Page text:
With the 2022 midterm elections less than 100 days away, and as Americans have grown discontented through a summer of major economic and political changes, Biden’s political standing among the public has declined.
A White House official says hundreds of guests will attend the signing event, including union leaders, industry executives from companies such as HP and Intel, congressional leaders from both sides of the aisle and state elected officials.
According to the White House, companies this week announced nearly $50 billion in additional investments in American semiconductor manufacturing as a result of the newly passed legislation.
“Micron is announcing a $40 billion investment in memory chip manufacturing, critical for computers and electronic devices, which will create up to 40,000 new jobs” in construction and manufacturing, a White House fact sheet says. “This investment alone will bring the U.S. market share of memory chip production from 2 percent to 10 percent.”
Additionally, Qualcomm and GlobalFoundries are announcing a new partnership that includes $4.2 billion to manufacture chips.
Later on in the day, Biden will sign the ratification of the accession of Sweden and Finland to NATO. The addition of the two traditionally neutral countries to the alliance represented a major foreign policy accomplishment for Biden during a trip to Europe for summits in June.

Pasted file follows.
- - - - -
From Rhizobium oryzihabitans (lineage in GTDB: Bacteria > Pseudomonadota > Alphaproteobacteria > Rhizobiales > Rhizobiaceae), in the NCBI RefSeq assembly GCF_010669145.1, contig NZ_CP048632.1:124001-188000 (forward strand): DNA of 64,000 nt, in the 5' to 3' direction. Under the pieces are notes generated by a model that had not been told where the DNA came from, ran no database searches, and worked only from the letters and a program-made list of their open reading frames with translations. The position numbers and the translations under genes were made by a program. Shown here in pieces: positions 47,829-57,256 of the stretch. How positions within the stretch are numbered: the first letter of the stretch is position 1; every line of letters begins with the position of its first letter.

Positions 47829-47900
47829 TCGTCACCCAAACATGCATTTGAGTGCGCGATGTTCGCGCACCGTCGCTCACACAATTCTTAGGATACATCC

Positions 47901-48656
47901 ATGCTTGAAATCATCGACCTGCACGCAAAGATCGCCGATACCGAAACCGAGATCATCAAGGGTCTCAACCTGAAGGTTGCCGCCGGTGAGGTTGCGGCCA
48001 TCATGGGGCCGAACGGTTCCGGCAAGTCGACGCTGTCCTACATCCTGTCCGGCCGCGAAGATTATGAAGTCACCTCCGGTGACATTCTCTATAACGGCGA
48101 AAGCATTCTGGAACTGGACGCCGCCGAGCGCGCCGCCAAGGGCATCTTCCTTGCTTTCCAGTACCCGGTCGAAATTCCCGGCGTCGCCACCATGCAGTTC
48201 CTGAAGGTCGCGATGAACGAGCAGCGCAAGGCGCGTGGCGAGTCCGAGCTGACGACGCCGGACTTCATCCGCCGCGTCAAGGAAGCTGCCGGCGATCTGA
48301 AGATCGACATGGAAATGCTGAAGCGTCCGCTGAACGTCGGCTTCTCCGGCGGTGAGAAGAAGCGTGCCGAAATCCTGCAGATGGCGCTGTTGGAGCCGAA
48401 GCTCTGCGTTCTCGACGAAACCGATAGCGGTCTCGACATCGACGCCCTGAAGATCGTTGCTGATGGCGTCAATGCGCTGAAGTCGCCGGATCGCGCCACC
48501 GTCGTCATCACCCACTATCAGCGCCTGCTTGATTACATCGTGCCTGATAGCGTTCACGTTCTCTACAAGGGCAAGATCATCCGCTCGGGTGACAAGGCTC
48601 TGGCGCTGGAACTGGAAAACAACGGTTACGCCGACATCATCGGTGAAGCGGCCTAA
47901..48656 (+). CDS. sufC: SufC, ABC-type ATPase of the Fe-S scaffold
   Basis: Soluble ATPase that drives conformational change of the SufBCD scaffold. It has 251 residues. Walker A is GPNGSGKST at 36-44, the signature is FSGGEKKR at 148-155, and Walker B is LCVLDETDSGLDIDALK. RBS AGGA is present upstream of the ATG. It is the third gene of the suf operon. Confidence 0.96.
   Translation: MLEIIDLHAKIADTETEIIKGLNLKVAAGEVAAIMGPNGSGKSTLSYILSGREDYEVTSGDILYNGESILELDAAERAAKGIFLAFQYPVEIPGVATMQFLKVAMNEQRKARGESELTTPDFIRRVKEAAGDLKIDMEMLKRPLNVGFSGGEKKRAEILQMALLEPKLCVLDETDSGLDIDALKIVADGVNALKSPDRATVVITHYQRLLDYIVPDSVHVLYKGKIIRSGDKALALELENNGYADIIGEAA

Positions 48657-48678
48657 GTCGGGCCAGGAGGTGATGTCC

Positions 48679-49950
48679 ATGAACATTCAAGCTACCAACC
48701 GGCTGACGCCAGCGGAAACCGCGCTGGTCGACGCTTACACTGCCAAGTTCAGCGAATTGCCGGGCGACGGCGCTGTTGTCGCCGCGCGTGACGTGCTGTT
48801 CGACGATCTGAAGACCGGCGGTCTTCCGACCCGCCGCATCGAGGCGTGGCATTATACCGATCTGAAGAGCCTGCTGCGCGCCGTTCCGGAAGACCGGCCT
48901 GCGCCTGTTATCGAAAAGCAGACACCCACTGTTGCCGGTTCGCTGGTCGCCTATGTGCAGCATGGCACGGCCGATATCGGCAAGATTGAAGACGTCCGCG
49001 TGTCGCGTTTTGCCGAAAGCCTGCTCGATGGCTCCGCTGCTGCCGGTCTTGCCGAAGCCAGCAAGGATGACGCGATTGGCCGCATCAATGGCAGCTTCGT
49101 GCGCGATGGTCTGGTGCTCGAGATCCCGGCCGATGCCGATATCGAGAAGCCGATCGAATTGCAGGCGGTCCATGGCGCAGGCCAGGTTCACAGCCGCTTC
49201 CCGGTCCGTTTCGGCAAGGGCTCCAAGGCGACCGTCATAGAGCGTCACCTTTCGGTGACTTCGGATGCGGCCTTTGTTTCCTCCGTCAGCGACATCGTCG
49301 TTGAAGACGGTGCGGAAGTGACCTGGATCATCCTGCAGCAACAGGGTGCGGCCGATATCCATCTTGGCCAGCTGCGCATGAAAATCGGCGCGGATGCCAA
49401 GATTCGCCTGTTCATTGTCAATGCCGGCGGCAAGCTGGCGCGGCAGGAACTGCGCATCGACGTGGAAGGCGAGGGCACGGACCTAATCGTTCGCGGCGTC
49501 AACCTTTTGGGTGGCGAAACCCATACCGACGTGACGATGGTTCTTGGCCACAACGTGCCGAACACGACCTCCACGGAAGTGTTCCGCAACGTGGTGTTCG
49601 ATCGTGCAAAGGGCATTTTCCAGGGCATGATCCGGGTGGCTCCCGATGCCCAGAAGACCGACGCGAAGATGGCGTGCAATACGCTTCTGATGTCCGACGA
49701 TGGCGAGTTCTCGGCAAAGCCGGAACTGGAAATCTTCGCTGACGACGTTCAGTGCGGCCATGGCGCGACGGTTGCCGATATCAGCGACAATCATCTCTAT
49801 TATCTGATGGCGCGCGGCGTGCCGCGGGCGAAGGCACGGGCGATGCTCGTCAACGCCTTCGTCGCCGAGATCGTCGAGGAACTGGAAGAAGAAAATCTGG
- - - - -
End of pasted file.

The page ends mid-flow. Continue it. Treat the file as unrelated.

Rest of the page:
Before the month’s end, Biden could have some other major opportunities to claim political victories.
The sweeping bill passed in the Senate along party lines and the House is expected to vote on it later this week.
It would raise over $700 billion in government revenue over 10 years and spend over $430 billion to reduce carbon emissions and extend subsidies for health insurance under the Affordable Care Act and use the rest of the new revenue to reduce the deficit.
The President is also weighing the possibility of canceling some student loans. It’s an issue that’s sharply divided among partisan and generational lines, but one that could act as yet another political boon among some voters as the country continues to grapple with inflation raising the cost of everyday goods and services.
CNN’s Kristin Wilson, Clare Foran, Melanie Zanona, Jessica Dean, Ali Zazlav and Alex Rogers contributed to this report.